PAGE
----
Many of you have tried to share your faith with others and had little success. As a result, you believe that you must not know enough or that you’re not ready. The verses I just read teach us that unfortunately, not everyone is going to be saved. God has commanded the church to present the gospel and give every man the opportunity. Some will receive and some will reject. Jesus said that it is a broad road and a wide gate that leads to destruction and many there be that go in thereat. It is a strait gate and a narrow road that leads to everlasting life and only a few will find it. That straight road and narrow way is not us trying to live a perfect life, but the fact that Jesus is the way, the truth and the life and that no man will come to the Father but by Jesus. Note vs. 12

Acts 4
12  Neither is there salvation in any other: for there is none other name under heaven given among men, whereby we must be saved.

Few there will be who will repent of their sin and in faith turn to Jesus and thus be converted. Note those that rejected Jesus that day.

1  And as they spake unto the people, the priests, and the captain of the temple, and the Sadducees, came upon them,
2  Being grieved that they taught the people, and preached through Jesus the resurrection from the dead.
3  And they laid hands on them, and put them in hold unto the next day: for it was now eventide.

Sadducees were similar to Pharisees, one of the main difference was that they felt that teaching concerning the resurrection was foolish. They were ’sad you see.’ They did not repent and they were not saved.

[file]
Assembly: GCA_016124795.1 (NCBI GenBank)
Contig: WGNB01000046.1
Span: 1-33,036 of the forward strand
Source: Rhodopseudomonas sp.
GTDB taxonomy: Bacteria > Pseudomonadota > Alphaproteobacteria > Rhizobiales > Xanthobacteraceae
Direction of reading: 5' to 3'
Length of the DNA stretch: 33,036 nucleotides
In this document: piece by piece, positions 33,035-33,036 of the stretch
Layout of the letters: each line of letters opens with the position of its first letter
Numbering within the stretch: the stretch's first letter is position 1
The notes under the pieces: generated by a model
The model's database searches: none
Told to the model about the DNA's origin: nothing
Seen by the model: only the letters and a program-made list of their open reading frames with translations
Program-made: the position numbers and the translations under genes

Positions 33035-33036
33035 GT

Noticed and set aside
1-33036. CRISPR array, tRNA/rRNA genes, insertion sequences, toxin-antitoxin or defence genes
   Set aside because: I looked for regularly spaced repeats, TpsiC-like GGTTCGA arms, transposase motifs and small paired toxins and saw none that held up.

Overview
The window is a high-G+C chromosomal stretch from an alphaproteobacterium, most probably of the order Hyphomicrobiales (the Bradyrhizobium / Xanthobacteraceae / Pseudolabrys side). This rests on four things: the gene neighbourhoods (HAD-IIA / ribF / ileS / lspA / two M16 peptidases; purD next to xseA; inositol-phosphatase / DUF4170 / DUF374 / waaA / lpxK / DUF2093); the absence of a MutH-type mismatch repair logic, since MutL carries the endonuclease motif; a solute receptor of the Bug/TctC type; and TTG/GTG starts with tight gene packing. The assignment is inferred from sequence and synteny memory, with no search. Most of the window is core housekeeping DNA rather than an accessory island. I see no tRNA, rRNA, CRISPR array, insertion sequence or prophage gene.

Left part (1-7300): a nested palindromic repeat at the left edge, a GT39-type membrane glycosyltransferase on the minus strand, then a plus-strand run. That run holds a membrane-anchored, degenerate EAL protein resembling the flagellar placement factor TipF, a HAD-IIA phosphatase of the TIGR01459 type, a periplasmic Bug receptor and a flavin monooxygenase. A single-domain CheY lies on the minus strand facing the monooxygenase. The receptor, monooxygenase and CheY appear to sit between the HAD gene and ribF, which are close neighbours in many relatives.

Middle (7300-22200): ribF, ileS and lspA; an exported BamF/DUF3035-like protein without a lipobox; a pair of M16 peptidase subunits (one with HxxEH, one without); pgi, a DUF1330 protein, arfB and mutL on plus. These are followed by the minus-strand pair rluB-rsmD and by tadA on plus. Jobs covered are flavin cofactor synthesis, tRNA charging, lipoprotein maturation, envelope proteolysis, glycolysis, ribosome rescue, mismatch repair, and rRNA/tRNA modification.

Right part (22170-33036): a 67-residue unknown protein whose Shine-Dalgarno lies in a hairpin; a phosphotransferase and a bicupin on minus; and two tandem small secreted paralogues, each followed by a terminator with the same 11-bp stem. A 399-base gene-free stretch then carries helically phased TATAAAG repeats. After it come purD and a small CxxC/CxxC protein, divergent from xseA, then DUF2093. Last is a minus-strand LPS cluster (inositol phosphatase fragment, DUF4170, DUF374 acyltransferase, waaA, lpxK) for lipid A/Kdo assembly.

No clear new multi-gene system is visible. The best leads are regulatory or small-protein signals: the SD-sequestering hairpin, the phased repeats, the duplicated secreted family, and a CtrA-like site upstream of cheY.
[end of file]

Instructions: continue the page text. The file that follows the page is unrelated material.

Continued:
But praise God, there were many who did. The five thousand listed here could mean an additional five thousand souls that were saved, or most likely, an additional two thousand to the three thousand at Pentecost and now the church was over five thousand men plus their wives and children.

The disciples were obedient and God was doing a great work. If the disciples had not taken the gospel to the streets, thousands would have never heard and two thousand would have never been saved.

We have heard the joyful sound: Jesus saves! Jesus saves!
Spread the tidings all around: Jesus saves! Jesus saves!
Bear the news to every land, climb the mountains, cross the waves;
Onward! ’tis our Lord’s command; Jesus saves! Jesus saves!

Give the winds a mighty voice: Jesus saves! Jesus saves!
Let the nations now rejoice: Jesus saves! Jesus saves!
Shout salvation full and free; highest hills and deepest caves;
This our song of victory: Jesus saves! Jesus saves!